A Doll's House

Students dive into the novel A Doll's House, exploring this social critique of middle-class Victorian society including issues of gender roles, freedom, and appearance versus reality. Students also investigate the genre of dramatic realism.



Unit 2

12th Grade

Unit Summary

Originally written and performed in Norway in 1879, A Doll’s House, by Henrik Ibsen, shocked nineteenth-century audiences with its critique of the treatment of women in Victorian society. Ibsen’s play has gone on to withstand the test of time, continuing to be one of the most widely performed plays in the world. 

In this unit, students will delve into Ibsen’s social critique of his era by exploring the norms and values of middle-class Victorian society. Issues of gender roles and freedom will be a particular focus. The social norms of Victorian society that kept women in the sphere of domesticity are questioned by Ibsen through his portrayal of Nora and the other characters of the play. In addition, he focuses on developing the theme of appearances versus reality in Victorian society through the microcosm of Helmer and Nora’s lives. Students will read this text with these related and interwoven themes in mind, analyzing how Ibsen uses one to develop the other.

In addition to analyzing A Doll’s House as social commentary, students will investigate the genre of dramatic realism that many credit Ibsen with creating through this and others of his plays. Through his use of the format of “the well-made play” common in the nineteenth century and his rejection of the use of verse form, Ibsen created a new genre that has come to be known as realistic drama. In fact, it is the genre that is most common in the plays, television shows, and movies of our own time.

This unit plan is compact and dense, relying on students doing at least some of the reading outside of school. Teachers should use their judgment and adjust the pacing to move more slowly if necessary.

Texts and Materials

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Core Materials

Supporting Materials


This assessment accompanies Unit 2 and should be given on the suggested assessment day or after completing the unit.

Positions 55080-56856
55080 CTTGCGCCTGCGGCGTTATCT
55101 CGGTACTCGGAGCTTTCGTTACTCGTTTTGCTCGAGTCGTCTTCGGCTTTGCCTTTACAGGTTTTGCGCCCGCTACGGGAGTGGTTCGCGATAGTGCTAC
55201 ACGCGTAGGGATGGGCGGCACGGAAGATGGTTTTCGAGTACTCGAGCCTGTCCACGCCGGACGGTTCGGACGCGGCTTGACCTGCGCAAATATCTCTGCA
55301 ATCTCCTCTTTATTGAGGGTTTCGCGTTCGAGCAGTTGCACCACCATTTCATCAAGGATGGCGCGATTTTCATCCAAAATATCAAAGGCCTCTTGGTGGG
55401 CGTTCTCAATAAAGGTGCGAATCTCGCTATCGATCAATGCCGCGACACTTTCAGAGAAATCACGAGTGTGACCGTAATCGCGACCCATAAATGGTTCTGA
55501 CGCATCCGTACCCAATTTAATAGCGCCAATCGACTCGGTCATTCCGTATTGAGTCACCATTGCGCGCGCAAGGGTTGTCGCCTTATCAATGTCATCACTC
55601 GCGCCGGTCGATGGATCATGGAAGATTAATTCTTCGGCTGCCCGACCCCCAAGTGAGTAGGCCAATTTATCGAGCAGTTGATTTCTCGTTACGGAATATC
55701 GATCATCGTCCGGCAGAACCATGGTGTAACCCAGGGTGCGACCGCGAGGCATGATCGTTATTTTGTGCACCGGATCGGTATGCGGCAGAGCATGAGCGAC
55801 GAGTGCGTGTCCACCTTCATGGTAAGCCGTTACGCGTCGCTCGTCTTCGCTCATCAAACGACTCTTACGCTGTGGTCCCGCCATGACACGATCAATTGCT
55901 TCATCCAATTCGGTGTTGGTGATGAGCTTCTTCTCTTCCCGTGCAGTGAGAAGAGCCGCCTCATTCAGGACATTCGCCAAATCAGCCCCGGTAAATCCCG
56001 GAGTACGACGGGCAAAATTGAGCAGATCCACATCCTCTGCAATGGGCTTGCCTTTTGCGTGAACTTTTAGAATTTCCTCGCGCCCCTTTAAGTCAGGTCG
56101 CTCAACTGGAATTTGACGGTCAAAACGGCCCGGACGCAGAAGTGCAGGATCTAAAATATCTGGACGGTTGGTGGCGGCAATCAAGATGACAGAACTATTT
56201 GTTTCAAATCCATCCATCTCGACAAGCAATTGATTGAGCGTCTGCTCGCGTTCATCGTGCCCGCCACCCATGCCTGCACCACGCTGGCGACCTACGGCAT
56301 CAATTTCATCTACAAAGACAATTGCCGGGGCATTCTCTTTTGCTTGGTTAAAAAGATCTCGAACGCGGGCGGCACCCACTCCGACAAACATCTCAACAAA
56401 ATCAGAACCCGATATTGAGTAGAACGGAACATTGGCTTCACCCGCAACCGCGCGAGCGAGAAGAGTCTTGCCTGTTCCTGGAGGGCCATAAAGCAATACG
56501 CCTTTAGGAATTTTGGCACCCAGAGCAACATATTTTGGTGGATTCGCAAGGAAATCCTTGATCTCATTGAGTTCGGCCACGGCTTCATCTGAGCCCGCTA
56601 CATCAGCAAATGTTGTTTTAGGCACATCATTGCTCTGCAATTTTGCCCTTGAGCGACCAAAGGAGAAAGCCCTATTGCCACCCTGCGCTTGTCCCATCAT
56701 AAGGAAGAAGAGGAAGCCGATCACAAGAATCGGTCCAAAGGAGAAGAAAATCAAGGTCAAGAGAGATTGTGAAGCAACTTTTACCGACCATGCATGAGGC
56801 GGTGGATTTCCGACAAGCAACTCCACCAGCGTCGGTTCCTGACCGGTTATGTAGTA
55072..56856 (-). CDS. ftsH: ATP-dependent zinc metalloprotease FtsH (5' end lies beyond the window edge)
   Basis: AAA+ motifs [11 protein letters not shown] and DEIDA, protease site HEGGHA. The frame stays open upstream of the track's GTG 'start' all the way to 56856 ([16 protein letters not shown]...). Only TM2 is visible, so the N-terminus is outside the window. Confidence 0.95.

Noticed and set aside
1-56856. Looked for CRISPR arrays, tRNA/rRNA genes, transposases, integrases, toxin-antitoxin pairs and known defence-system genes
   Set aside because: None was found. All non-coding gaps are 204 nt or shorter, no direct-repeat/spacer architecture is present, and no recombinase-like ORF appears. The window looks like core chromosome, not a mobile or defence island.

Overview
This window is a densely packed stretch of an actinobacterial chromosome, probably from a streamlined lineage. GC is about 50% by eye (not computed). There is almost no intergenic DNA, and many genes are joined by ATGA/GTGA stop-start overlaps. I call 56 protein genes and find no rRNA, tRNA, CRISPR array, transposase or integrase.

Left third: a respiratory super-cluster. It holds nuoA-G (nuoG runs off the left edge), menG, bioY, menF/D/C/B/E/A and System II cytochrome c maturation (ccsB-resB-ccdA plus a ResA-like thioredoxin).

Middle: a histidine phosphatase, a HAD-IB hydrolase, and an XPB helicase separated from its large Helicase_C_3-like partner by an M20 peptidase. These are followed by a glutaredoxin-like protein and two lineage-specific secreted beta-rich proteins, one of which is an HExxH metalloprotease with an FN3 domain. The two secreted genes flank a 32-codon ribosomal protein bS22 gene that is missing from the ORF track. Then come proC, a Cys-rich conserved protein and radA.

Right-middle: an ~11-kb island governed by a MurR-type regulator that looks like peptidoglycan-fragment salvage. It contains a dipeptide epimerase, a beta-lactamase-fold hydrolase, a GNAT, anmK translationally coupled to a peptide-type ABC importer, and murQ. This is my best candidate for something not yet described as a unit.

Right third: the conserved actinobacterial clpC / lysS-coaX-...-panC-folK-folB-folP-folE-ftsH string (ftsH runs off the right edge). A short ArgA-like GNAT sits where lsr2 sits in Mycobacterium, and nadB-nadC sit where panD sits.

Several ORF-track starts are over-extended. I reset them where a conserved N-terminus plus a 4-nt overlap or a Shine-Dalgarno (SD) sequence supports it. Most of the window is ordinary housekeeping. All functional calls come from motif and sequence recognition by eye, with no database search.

Key Knowledge

Intellectual Prep

Intellectual Prep for English Lessons

  1. Read and annotate the play and this unit plan.
  2. Read the following article on A Doll’s House as a well-made play: A Well-Made Doll's House: The Influence of Eugene Scribe on the Art of Henrik Ibsen on Screentakes.
  3. Read the paired works of fiction and nonfiction.

Intellectual Prep for AP Projects

Essential Questions

  • Gender Roles: How does the oppression of women impact everyone in a society? Can one group be truly free when others are kept down?
  • Appearances vs. Reality: What is the danger in keeping up appearances that mask reality? For an individual? For a society?

Writing Focus Areas

The writing in this unit is designed to give students practice with the type of writing and thinking they might be expected to do on the AP English Language and Composition Exam for Free Response Question 3. Students will craft an argument and use some aspect of A Doll’s House by Henrik Ibsen as evidence to support their own unique argument.

Spiraling Literary Analysis Writing Focus Area

  • Thesis: Compelling and sophisticated
  • Analysis: Demonstrates nuanced logic and independent thinking
  • Cohesion: Strategically uses transitions or connecting words to clarify relationship to help reader follow argument/topic


Literary Terms

setting, characterization, realism, dramatic irony, analogy, allegory, realism, Romanticism, conflict, theme, motif, juxtaposition, “well-made play” formula, spiritual awakening, double entendre, trope (Inside the Victorian Home, p. 215)

Roots and Affixes

ami- (amicably), venge- (vengeance)


Note: hypocrisy (iii), sentimental (iii), romanticism (iii), naivete (iii)
Act 1: extravagantly (1, 3), economize (2), incredulously (7), obliged (9), contemptuously (11), imprudent (11), zealously (15), unassailable (20), dissimulation (27), deprave (28)
Act 2: disheveled (29), tactless (32, 34), prevaricate (32), rogue (33), obstinacy (34), scurrilous (34), incubus (35), vengeance (36), inexorable (38), amicably (43), expedient (43), folly (44)
Act 3: jilt (52), prudently (52), capricious (56), apparition (56), unscrupulous (62), consternation (64), heedless (70), wedlock (72)

Other: Domesticity (Inside the Victorian Home)

Idioms and Cultural References

“as a matter of course…” (5), plucky (6), appointment (20), rubbish (29), tarantella (31), consumption (31), “Capri – maiden” (56)

Content Knowledge and Connections

  • Victorian Era
  • Realism/Realistic drama
  • Victorian womanhood

Previous Fishtank ELA Connections

  • The Glass Menagerie in 11th Grade ELA - The Glass Menagerie is also a realistic drama and deals with themes of womanhood and gender.
  • Plays by Shakespeare that students have read serve as examples of drama written in verse, which is an important contrast to the realistic drama of Ibsen.

Future Fishtank ELA Connections

  • While this play is set in the Victorian era and deals specifically with issues of gender and women’s rights in the Victorian period, it is also a story of human rights. Drawing parallels to oppression and liberation as depicted in other works students have read will deepen their understanding of the play and of future works.

Lesson Map

AP Projects

Common Core Standards

Core Standards

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Unit 1

Invisible Man


Unit 3

The God of Small Things

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